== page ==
He leads us through a dizzying network of tunnels that are held in place by thick wooden beams, only just tall enough for us to avoid bashing our hard hats on the ceiling above. At various points on the walls and particularly in the joints of the wood we see cauliflower-like deposits of salt. It feels like the stuff is seeping out of every pore here and it is surprisingly beautiful, a brilliant white bloom growing out of the darkness.
But the most remarkable thing about Wieliczka is the size of its tunnel network. Just one per cent of the mine is open to visitors and yet we walk for hours, clambering up ladders and marching down endless flights of stairs. There is chamber after chamber to explore. We see the remnants of the so-called “Hungarian dog” transport system, a simple wooden cart pulled along runners in the ground, and are taught everything from how to measure the methane levels in the air – after the classic canary method they used chemical-infused paper which would turn brown in the presence of methane – to how to use a pickaxe to dislodge salt from the walls.
This turns out to be my favourite part of the tour. There is little that is delicate about swinging a metal axe and I make meaningful contact with the mine’s wall with my first swing, shattering the salt and sending it flying through the air. It is immensely satisfying and I really start to feel like the novice miner I have been cast as.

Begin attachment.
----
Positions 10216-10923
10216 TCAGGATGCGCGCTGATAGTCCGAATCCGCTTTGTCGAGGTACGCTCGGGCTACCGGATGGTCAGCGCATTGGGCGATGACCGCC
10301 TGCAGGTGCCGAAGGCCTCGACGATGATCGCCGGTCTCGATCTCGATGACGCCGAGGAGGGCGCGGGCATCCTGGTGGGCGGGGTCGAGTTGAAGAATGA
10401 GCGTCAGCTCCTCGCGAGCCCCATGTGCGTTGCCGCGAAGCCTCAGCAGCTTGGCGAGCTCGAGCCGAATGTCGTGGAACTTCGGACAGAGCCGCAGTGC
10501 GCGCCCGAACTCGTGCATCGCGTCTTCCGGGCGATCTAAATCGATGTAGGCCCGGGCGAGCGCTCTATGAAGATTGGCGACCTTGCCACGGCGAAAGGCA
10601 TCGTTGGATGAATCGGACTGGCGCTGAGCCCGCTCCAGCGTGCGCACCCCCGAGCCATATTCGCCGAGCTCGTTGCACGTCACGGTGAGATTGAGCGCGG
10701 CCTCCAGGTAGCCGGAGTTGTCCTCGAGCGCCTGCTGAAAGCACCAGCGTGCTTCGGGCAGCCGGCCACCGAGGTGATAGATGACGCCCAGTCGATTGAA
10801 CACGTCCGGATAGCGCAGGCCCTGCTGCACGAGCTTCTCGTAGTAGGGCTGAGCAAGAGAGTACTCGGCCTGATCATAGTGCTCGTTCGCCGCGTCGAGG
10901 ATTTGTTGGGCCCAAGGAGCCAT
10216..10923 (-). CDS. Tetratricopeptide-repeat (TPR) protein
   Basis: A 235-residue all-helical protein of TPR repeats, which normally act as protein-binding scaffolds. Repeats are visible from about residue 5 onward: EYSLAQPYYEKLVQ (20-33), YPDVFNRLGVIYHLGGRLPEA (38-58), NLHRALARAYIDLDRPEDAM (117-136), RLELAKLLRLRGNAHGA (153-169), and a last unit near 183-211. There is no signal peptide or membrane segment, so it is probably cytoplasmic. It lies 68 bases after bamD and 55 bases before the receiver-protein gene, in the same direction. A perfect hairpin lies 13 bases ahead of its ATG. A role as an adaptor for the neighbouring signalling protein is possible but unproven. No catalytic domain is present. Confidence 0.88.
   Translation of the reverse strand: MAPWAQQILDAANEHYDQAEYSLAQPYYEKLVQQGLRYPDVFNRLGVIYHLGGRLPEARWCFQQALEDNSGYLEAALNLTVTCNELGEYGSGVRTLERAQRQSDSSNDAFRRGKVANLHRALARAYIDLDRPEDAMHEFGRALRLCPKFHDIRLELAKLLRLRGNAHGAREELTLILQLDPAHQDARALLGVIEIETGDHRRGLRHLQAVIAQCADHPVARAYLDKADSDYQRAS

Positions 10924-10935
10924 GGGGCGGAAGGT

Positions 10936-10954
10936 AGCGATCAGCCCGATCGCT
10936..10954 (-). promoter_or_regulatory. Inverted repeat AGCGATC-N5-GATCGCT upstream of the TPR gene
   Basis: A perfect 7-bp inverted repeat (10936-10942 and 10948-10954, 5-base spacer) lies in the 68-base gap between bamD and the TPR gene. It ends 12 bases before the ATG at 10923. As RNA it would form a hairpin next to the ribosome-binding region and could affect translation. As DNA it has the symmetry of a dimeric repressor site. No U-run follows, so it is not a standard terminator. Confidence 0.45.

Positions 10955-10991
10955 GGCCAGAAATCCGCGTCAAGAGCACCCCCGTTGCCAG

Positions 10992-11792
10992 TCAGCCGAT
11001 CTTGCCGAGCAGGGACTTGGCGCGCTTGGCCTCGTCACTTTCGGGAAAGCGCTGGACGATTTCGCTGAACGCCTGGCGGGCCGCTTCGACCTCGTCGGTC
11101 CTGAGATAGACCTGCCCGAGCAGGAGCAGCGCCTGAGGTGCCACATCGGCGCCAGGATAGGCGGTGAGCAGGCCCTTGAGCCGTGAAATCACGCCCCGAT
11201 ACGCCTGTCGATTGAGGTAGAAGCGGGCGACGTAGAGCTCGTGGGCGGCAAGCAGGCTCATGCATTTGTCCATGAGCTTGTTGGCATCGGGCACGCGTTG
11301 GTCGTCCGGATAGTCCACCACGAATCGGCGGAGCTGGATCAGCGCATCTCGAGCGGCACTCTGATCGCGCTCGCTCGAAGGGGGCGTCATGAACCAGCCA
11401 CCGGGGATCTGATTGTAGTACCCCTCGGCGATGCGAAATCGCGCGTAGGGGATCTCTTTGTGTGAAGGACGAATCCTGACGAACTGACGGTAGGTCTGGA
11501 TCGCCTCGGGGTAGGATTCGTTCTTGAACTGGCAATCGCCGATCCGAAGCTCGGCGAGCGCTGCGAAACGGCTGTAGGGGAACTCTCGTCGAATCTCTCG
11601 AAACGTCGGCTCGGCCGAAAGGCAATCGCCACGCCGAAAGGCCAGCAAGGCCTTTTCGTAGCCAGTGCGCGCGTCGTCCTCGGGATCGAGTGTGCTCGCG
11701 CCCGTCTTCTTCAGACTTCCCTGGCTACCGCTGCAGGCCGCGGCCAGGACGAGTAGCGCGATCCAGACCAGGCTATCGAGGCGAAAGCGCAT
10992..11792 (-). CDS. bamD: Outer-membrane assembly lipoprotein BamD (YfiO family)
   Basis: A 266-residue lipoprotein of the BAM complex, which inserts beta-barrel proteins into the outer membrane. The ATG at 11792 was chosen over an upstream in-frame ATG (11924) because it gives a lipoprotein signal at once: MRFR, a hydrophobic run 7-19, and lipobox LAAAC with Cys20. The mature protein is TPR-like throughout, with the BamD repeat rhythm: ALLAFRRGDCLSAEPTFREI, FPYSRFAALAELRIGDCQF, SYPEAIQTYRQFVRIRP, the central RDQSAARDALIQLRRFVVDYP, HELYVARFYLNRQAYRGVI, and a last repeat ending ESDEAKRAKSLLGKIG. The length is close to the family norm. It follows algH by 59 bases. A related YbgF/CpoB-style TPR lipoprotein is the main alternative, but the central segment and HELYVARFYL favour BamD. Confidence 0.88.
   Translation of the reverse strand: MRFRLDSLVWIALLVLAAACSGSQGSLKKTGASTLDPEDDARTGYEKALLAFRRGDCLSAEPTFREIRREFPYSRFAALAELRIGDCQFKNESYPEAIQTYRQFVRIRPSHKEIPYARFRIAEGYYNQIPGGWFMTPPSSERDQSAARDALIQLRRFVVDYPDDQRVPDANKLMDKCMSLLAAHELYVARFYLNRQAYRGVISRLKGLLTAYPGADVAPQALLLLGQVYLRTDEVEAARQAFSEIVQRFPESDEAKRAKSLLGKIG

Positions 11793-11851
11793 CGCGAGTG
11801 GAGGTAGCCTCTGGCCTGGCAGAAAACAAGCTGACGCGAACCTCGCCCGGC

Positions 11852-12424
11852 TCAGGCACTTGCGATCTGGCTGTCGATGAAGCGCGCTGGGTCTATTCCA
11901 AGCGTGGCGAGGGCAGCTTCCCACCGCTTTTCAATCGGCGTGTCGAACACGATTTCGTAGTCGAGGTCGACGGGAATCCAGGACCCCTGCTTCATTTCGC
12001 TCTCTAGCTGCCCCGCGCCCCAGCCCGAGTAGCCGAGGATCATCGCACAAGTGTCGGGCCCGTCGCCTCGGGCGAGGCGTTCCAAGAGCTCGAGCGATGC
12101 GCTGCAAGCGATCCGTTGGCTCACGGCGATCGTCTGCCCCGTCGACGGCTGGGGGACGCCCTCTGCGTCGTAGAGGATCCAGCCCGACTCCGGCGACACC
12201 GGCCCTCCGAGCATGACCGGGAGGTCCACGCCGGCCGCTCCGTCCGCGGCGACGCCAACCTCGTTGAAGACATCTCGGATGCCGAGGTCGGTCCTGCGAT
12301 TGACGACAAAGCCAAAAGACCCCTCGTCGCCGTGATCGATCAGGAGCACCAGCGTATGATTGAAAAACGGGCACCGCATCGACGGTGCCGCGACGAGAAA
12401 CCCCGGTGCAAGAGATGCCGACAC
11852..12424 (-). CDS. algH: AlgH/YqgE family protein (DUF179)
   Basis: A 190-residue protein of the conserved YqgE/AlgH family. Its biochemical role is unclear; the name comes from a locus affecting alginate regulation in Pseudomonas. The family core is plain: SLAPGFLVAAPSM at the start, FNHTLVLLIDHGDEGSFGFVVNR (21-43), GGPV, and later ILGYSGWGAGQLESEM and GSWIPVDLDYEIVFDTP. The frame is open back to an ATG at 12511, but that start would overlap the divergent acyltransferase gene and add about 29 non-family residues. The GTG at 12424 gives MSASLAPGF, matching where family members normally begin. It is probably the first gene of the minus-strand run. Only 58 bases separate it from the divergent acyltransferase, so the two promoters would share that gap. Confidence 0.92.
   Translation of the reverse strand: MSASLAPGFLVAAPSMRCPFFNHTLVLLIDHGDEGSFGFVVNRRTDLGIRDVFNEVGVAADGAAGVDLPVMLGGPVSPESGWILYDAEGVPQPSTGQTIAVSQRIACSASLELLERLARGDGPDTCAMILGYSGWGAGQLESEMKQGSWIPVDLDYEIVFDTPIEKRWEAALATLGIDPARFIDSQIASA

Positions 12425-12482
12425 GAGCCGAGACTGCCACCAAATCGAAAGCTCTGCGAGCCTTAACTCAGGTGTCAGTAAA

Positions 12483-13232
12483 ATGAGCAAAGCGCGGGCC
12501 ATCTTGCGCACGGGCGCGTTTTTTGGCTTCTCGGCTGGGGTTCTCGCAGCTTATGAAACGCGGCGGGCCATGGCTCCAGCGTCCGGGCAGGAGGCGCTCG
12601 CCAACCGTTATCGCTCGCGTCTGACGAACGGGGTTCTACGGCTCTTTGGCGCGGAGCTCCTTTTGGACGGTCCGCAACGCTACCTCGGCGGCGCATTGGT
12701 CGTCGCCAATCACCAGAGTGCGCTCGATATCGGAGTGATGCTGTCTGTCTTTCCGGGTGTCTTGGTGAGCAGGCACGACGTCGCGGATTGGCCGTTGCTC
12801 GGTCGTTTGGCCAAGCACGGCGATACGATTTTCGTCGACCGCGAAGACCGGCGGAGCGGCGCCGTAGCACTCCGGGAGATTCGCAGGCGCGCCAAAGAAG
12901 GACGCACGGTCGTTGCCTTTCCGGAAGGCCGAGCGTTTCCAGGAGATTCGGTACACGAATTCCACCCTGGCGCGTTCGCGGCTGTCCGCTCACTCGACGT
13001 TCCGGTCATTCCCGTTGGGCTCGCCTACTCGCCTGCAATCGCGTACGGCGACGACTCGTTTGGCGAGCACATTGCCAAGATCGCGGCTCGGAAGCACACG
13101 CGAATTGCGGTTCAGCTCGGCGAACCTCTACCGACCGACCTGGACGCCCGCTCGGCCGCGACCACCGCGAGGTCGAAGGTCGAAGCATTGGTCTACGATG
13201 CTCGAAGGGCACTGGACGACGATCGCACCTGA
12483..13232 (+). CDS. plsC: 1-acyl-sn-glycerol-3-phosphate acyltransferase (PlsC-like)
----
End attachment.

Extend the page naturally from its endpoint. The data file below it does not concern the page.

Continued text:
We continue along the tunnels, trudging along in our grey boiler suits and clambering up wooden ladders to reach new levels. I start to enjoy the feeling of being underground in this vast underworld and it seems I must be doing something right because I am picked out to navigate our way back to the lift.
Dariusz hands me a map of the mine and that feeling of disorientation from the start of the tour immediately returns. There are tunnels in every direction, looping off and circling back on several different levels. I turn the map this way and that and just before the panic sets in, eventually identify a couple of landmarks. I strike off in what I believe is the right direction and sure enough a few minutes later we arrive at our final destination – a modern lift installed specifically for visitors that will take us back up and out into the sunlight.
We had reached a depth of 101 metres but there were still hundreds of metres below us, not to mention another 240-odd-kilometres of tunnels we hadn’t even set foot in. This is a truly vast mine and it would take a lifetime to truly navigate it. I may have successfully hacked off a chunk of it with a pickaxe today, but I have barely scratched the surface.
is located just outside Krakow, in the south of Poland. The Miner’s Route tour costs 76 zloty (about £15). For more information on Poland visit www.poland.travel. Explore more of Poland with the Rough Guide to Europe on a Budget. Book hostels for your trip, and don't forget to purchase travel insurance before you go.